Ted Williams once said, “baseball is the only field of endeavor where a man can succeed three times out of ten and be considered a good performer”. Batting Average has long been used as a way to compare production of hitters. Over the years people have come up with stats like OPS+ and wRC+ which are more accurate measurements of a player’s value. Still, batting average is a stat that many use due to its simplistic nature of calculation (total hits divided by total at-bats). The problem with using magic numbers like “.300” to signify a good hitter, is that the league average fluctuates greatly over the years. For example, there were just 14 qualified hitters who hit the .300 mark last season, but 20 years ago, 46 players reached .300. To make batting average a better tool to use, I introduce Batting Average + (BA+). BA+ shows how a player is doing relative to league average (league average being 100).
Using BA+, the hitter who batted .300 in 2021 would have a BA+ of 123 (23% better than league average), but a hitter in 2001 would have a BA+ of 114 (14% better than league average).
Looking at every 10th year from 1981-2021 we see on the top chart (BA+) everything remains constant. When we look at the bottom chart (Batting Average) we notice a great deal of variance.
*Note: From 1901-1971 there were fewer hitters, due to there being fewer teams in the league.
With this, we can compare batters to league average and sort them into categories.
100: League Average
110: 10% better than average (Likely top 50 in League)
120: 20% better than average (Likely top 20 in League)
130: 30% better than average (Likely top 5 in League)
140: 40% better than average (Likely League Leader)
150: 50% better than average (Among greatest BA+ seasons ever)
156: Ted Williams 1941 Season
158: Ty Cobb 1911 Season
Looking at BA+ over the last 50 years there are only 16 instances in which a hitter had a BA+ of at least 140.
Note: The 2 instances in 2020 were over the 60 game season, and not a full season. Of course, there can be an argument that natural regression would have brought both hitters’ BA+ down over a whole season. Even so, I wanted to keep them in the chart and just make a note that they didn’t play a full regular season.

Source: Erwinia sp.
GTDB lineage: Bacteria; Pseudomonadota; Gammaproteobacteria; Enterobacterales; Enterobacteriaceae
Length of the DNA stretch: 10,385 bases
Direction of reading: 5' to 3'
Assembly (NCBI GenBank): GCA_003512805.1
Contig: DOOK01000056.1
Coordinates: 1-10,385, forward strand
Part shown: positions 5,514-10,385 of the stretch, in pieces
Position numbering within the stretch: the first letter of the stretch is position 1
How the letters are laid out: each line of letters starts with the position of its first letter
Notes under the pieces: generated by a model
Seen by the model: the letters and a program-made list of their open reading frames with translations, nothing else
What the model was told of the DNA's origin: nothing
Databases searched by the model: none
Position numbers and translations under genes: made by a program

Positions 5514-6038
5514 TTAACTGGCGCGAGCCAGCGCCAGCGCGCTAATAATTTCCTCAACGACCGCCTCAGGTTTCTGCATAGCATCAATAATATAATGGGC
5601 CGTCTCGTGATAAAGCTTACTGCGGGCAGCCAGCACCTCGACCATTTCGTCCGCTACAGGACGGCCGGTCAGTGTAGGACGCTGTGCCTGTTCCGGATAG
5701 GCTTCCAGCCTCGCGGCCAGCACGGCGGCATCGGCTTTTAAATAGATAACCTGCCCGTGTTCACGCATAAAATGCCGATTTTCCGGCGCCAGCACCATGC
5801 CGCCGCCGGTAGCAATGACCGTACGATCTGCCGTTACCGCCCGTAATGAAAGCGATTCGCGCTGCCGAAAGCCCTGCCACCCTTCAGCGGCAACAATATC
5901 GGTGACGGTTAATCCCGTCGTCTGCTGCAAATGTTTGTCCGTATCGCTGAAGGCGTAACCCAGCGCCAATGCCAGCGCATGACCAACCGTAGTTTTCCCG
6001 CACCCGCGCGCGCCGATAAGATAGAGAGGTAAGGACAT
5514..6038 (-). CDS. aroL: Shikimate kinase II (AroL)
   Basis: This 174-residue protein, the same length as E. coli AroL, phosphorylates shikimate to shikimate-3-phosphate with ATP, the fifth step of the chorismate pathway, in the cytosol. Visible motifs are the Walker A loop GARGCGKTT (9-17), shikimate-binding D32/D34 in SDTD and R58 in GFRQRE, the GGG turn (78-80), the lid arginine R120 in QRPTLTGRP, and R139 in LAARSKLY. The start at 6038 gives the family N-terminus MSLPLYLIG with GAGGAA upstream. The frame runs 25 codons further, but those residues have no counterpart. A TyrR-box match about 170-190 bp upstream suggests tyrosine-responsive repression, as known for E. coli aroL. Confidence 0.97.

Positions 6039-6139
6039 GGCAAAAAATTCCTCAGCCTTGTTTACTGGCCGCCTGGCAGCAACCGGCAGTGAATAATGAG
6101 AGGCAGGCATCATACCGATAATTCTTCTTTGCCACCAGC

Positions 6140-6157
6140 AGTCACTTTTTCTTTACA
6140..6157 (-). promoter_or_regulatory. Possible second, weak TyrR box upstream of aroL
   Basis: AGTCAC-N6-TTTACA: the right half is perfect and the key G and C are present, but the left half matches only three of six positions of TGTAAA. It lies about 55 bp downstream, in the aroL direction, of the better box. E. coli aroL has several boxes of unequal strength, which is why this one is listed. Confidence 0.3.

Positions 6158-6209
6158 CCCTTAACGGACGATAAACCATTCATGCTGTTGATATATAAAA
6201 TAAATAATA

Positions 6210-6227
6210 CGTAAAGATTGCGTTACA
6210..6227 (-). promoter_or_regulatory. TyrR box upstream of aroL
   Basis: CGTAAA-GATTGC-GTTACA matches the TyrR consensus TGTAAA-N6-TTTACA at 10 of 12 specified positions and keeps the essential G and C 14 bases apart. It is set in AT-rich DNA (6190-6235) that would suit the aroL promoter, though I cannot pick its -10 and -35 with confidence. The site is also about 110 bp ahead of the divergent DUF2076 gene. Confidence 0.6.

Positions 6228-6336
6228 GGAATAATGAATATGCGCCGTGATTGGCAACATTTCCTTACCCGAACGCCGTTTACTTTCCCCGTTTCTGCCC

Since 1901, the highest BA+ was 158, set by Ty Cobb in 1911. In the last 100 years though, there were only 3 occurrences in while a hitter had an over 150 BA+.
The most notable instance to baseball fans would be Ted Williams in 1941. His .406 Batting Average equates to a 156 BA+. In 1957 he set the 2nd highest BA+ with 150. The only player not named “Ted Williams” to have a BA+ of 150 in the last 100 years was Rogers Hornsby in 1924… BA+ of 150 can be like the .400 hitter mark that has eluded all who have tried since Ted Williams. There have been 13 instances where a batter hit .400 in a season since 1901, and 13 instances a batter had a BA+ of at least 150 in the same amount of time.
*Highlighted in yellow are times a batter hit .400 and had a BA+ of 150 in the same season.
Top 10 Hitters in BA+ from 2021
If a player were to hit .400 in 2021, they would have set the all-time BA+ record of 164! To reach Ted Williams’ mark, instead of comparing 2 unequal .406 seasons, they would shoot for a BA+ of 156. This would equate to a .380 batting average in 2021.
In a game that is rich with history and magic numbers for players to chase, and fans to argue about, BA+ can be a tool to compare past seasons more equally. BA+ is certainly not an end-all stat that will tell you who is the most productive hitter, but it is certainly a more useful statistic than just Batting Average when comparing players of different seasons.
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